“To revive means to bring something back.
Or maybe it’s just a reminder to remember.”

Poetry loved me first. From sixth grade, to high school, to undergrad, the word/s followed me. And it was in college I learned that a poet exists not without the poem, and the poem exists not without the people. I had me and I had the poem. But the people were few and far between.

Where were they? Why weren’t they coming out? I was forced to question. And why weren’t they interested in my chapbook!?

A salon-styled tour of queer women artists, The Revival, is a literary search for those people, those women like me who don’t quite fit in where we’re supposed to. With dynamic performances from poets and musicians alike, The Revival weaves a night of artistry, libations and genuine fellowship. With the support of the community, the backing of our leaders, we aim to share language and a reclaim space, between Toronto, DC, Atlanta, New York and more. As a poet–and one of the founders of Revival–I never won a poetry slam while the rhetoric of the academics bored me. As a person, being gay pariahed me from the pews of my church, yet everywhere else I was asked to be petty things– my color, my clothes, my gender identity…No I have never been like them.

To revive means to improve the condition of…
Or maybe this effort is a convincing that I was never wrong in the first place.

Contrary to the media, the news, the billboards; we as women have something terrible in common and that’s each other. On the road, I was surrounded by 7 artists, half of us complete strangers cooking breakfast, trading stories, sharing lotion, driving shifts. Nobody is ass up. We remember each other’s names and our lines. Nobody is face down. T’ai throws in a new piece every time. Nobody is bitch. LOVE the poet pushes her books. Nobody is pussy. We are women on the road, fearless and stuck sometimes in crazy traffic. Flailing our arms, blasting Bob Marley, tweeting the next city that we are on our way. Calling out to the women, the rum, the rhythm of Chicago and hard rock.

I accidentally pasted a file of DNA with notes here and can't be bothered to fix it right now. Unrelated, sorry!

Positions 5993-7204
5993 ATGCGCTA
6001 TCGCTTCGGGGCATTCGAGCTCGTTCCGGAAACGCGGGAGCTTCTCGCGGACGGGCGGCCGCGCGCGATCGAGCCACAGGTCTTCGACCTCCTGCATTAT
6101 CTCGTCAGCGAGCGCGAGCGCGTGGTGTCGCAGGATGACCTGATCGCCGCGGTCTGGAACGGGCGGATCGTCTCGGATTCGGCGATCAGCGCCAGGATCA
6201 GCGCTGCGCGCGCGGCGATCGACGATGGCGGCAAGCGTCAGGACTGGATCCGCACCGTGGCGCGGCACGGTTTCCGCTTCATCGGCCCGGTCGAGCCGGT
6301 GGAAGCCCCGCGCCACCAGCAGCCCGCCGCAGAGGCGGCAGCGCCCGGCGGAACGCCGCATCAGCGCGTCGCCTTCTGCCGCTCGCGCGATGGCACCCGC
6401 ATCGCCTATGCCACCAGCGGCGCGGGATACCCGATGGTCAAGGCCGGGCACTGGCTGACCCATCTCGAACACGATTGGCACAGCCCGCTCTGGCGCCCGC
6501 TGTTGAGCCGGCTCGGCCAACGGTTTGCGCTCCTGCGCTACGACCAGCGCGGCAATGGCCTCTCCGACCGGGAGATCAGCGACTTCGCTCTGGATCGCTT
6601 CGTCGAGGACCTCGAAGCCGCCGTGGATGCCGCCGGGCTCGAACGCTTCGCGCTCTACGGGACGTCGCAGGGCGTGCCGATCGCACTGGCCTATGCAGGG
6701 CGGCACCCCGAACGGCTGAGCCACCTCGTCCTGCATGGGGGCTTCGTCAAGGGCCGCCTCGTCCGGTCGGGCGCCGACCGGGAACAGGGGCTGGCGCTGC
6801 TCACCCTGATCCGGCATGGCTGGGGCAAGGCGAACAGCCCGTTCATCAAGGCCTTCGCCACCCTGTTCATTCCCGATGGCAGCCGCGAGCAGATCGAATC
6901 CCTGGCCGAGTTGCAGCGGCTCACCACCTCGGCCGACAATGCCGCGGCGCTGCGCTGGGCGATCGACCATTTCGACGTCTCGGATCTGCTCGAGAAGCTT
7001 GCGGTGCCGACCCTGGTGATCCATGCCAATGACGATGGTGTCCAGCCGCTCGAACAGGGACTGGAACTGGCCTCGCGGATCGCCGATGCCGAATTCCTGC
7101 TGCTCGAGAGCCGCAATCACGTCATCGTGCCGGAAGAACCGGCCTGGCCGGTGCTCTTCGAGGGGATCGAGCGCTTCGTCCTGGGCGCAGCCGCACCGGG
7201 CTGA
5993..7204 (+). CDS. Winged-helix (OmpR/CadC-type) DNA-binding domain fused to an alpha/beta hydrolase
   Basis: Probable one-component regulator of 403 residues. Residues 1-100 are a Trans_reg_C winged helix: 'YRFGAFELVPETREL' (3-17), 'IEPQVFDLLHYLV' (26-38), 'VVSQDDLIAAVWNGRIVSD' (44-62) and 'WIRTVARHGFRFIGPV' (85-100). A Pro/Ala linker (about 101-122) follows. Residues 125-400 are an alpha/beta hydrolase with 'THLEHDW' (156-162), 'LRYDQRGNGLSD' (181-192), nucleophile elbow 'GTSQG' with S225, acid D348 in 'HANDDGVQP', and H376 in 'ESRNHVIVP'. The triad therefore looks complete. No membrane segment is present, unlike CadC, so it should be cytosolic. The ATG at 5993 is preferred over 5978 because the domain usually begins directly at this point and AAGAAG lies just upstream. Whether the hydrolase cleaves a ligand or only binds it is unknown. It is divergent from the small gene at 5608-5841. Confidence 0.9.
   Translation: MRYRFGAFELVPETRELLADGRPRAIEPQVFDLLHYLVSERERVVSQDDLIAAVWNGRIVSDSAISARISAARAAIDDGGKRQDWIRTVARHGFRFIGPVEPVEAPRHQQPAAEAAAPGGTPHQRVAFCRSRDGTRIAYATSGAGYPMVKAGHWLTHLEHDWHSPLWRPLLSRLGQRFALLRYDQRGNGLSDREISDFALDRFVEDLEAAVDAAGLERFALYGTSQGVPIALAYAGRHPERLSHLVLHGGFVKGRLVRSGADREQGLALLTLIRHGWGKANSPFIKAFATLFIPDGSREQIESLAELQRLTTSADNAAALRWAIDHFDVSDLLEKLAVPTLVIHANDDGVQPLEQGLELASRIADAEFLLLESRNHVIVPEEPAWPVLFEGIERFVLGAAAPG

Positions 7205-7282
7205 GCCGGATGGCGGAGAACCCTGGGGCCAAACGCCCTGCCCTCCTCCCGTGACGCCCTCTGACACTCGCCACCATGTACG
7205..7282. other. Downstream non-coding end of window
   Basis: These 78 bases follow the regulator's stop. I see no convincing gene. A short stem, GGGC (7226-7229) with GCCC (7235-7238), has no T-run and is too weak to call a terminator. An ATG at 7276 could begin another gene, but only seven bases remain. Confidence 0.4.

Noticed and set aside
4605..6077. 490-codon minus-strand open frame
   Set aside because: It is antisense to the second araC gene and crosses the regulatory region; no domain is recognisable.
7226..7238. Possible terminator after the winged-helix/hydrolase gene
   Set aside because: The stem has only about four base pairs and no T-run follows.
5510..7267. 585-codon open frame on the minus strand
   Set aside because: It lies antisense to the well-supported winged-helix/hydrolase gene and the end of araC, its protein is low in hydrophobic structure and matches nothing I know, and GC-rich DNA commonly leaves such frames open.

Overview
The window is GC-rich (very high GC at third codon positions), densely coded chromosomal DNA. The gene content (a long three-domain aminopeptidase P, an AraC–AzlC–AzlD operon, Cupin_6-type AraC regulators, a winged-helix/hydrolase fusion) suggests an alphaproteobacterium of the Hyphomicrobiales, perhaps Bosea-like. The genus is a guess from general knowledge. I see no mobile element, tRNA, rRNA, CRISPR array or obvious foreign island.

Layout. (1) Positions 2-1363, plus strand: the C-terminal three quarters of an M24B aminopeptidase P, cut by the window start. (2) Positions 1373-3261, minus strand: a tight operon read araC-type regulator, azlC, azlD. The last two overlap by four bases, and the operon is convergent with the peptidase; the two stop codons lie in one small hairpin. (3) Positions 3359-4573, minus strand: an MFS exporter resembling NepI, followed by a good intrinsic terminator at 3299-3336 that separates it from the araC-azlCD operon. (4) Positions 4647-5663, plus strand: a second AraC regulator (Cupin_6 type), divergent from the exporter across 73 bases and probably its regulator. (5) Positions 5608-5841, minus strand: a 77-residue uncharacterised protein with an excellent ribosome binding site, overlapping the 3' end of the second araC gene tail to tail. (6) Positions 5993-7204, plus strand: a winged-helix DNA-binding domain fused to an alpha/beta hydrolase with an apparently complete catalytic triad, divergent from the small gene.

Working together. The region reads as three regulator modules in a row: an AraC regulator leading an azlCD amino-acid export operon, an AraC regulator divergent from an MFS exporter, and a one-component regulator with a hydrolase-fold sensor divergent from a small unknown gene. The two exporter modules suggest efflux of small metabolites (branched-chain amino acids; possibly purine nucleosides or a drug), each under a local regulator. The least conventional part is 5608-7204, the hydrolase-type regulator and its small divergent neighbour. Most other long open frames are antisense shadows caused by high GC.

To revive means to bring something back.
Or maybe it’s just a reminder to remember.

They (the media) say we are basketball wives and Dominican blow outs. We are. But we are so much more than boi and femme, thatway and dyke. We are. But we are so much more than Black women making a deliberate choice to listen to each other to love each other. And we do this with no example but ourselves. We do this to survive.

The Revival honors a queer tradition by utilizing the home as a safe space. Individuals offered a sanctuary for us to kiss in corner pockets; to share language, clandestine and direct. You enter a living room full of music and there’s no section for VIP. At The Revival, you can easily weave from raptured audience member to stage performer, one moment thirsty and another quenched. You might walk in a stranger, Whose house is this?  you ask. And later you are hostess–you point another to the bathroom. You go outside to smoke. You help wash the dishes. All because you can, and because you want to. It’s as if everyone in the room has some sweet secret, and finally you were in on it.

The Revival is a reminder that I am different, yes. But I have never been and never will be alone. In our third year of touring this effort joins of synergy of queer women creatives in film, in transformative justice, in healing work and practices. We are honored to build with a collective of city sisters this fall including Durham’s Mobile Homecoming Project, Toronto’s People’s Project, DC’s Al Sura Foundation, and Brooklyn’s LGBT Pride Center. We are excited to work with these organizations and the spirits behind them to offer free poetry workshops in every city on the tour, connect folk across state lines and internet wires, to continue. I’ve so many people, and the poem, the poem has never left my side.

Revival Photo via Cereus Art


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  • Michael Craft

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